My girls and I were out shopping late one evening and we passed by a yogurt shop. We decided to go in and have a little low-fat dessert.
They had the usual flavors: Chocolate, vanilla, peach, blueberry, strawberry, coconut, etc. While we were standing there looking at the flavor selection, the manager of the store came over to us to explain how the process worked.
“You select a size, fill it with however much yogurt you want, add whatever toppings you want from the topping bar and pay for the cups by weight,” he explained. I nodded and looked around for the cups. To my shock, this was a small cup.
“Wow,” I said to the manager, “That cup is huge.” He grinned, a little bit sheepishly, and said it was kinda large. I asked him how much it held if you were to fill it up. He said it would hold about 16 ounces.
16 ounces of frozen yogurt is a LOT more yogurt than anyone needs.
My girls and I put a bit of yogurt in our cups and each chose a topping. In case you were wondering, I choose low-fat chocolate, of course.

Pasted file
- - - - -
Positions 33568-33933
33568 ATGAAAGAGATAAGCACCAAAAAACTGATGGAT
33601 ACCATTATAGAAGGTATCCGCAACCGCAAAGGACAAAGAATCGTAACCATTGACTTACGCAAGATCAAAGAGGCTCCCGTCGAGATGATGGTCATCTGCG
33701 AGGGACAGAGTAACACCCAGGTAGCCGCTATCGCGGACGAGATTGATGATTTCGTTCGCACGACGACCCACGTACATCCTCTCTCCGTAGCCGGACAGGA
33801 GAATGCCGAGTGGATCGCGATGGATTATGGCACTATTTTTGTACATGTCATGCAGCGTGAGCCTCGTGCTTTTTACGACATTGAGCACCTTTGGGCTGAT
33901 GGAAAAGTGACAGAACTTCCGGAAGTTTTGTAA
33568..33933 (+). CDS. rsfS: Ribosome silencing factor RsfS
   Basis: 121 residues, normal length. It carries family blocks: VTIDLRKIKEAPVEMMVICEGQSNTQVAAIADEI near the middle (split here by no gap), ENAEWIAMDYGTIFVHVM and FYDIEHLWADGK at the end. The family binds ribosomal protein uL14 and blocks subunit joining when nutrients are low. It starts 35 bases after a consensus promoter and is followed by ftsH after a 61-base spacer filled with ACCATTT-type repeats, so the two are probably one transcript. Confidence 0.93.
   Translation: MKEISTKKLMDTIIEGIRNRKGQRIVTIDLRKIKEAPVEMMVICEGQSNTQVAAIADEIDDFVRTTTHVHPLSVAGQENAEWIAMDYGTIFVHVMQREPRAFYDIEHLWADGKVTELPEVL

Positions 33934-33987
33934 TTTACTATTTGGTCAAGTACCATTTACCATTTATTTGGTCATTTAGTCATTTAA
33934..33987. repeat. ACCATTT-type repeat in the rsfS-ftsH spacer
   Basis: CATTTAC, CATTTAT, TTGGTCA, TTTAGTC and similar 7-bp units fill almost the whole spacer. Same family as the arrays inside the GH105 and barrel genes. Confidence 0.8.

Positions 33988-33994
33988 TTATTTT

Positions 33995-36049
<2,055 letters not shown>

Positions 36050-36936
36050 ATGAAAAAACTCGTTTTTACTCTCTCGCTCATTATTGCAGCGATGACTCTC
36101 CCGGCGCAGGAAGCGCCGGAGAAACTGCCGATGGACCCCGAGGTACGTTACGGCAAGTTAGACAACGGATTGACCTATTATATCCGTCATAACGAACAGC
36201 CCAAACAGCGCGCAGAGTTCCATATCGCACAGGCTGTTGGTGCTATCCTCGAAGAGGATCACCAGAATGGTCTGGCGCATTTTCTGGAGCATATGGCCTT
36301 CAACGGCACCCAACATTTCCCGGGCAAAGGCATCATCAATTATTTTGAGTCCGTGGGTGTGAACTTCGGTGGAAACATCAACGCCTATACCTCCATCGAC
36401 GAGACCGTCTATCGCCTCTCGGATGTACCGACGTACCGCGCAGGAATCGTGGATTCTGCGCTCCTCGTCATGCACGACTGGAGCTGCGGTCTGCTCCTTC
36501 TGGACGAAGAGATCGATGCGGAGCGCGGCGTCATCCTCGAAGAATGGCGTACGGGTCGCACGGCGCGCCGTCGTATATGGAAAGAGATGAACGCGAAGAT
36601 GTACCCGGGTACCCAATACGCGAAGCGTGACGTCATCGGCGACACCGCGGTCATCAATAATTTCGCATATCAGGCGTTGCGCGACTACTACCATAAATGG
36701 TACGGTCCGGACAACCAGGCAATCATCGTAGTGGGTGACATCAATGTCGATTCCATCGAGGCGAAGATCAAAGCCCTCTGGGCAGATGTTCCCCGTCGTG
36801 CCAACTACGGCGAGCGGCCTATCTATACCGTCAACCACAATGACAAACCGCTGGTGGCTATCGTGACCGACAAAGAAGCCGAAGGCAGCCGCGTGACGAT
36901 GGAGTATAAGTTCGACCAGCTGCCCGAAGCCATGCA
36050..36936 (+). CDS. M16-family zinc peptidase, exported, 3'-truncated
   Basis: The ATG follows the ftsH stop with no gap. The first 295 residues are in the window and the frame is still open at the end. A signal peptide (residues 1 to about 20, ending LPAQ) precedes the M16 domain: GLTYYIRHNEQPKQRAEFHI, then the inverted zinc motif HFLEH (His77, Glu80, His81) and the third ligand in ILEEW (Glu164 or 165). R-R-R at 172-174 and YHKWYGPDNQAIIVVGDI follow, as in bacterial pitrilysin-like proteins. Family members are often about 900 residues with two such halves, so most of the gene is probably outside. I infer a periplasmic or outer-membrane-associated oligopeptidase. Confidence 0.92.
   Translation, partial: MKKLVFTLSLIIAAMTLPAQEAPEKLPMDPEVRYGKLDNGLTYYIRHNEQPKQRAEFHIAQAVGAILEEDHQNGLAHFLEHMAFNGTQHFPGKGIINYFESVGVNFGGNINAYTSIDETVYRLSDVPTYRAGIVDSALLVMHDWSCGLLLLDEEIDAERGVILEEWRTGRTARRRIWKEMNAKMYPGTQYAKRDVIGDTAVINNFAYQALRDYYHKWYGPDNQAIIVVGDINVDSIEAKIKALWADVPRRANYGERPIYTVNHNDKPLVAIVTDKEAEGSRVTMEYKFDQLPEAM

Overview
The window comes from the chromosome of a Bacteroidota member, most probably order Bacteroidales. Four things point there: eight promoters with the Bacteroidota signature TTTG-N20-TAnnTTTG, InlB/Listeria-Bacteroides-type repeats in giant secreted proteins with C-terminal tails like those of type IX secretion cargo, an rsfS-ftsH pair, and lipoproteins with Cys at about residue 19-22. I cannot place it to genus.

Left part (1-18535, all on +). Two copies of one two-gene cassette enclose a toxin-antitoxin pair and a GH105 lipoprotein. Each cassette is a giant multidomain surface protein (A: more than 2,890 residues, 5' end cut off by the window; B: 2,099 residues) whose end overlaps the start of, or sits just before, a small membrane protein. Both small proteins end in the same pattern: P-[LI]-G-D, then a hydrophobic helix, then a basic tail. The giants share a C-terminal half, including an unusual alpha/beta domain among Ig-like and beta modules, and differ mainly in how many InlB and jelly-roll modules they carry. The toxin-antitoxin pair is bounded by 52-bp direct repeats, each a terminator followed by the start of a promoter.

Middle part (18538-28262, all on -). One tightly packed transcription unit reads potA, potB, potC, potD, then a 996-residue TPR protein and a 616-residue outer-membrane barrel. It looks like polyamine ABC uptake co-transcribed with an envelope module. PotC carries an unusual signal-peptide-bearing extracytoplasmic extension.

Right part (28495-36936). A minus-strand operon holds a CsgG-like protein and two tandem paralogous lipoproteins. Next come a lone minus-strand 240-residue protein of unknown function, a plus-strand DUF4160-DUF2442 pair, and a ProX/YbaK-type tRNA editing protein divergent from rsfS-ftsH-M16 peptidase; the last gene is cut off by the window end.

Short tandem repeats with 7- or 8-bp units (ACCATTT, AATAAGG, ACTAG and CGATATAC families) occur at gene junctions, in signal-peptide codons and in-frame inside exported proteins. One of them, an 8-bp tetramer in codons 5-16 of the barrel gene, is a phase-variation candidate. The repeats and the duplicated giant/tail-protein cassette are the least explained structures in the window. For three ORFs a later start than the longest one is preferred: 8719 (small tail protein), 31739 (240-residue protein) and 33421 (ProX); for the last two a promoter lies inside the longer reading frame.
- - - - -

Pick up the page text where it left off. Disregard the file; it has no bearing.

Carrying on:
Here’s a picture of my girls eating theirs. You can see that their cups look basically empty – because they were. None of us could imagine eating that huge cup full of yogurt. We’d be totally sick.
I thought to myself that it is no wonder that so many of us have a hard time with portion control. Huge portions are everywhere – from yogurt shops to sit down restaurants. I believe that over time we all get desensitized to how large the portions available to us actually are and have a hard time judging what is and is not appropriate.
I do not eat out a lot, but when I do I am continually shocked by how much food the server brings out. Mayor Bloomberg in New York tried to outlaw drinks larger than 16 ounces, and while I do not think we need regulation in every area of our lives, his suggestion does make you think about the craziness of 44 ounce drinks, or frozen yogurt containers as big as your head.
Do you think that the portion sizes make it harder to maintain or lose weight? Do you have an example of a bigger-than-life portion experience to share? Diane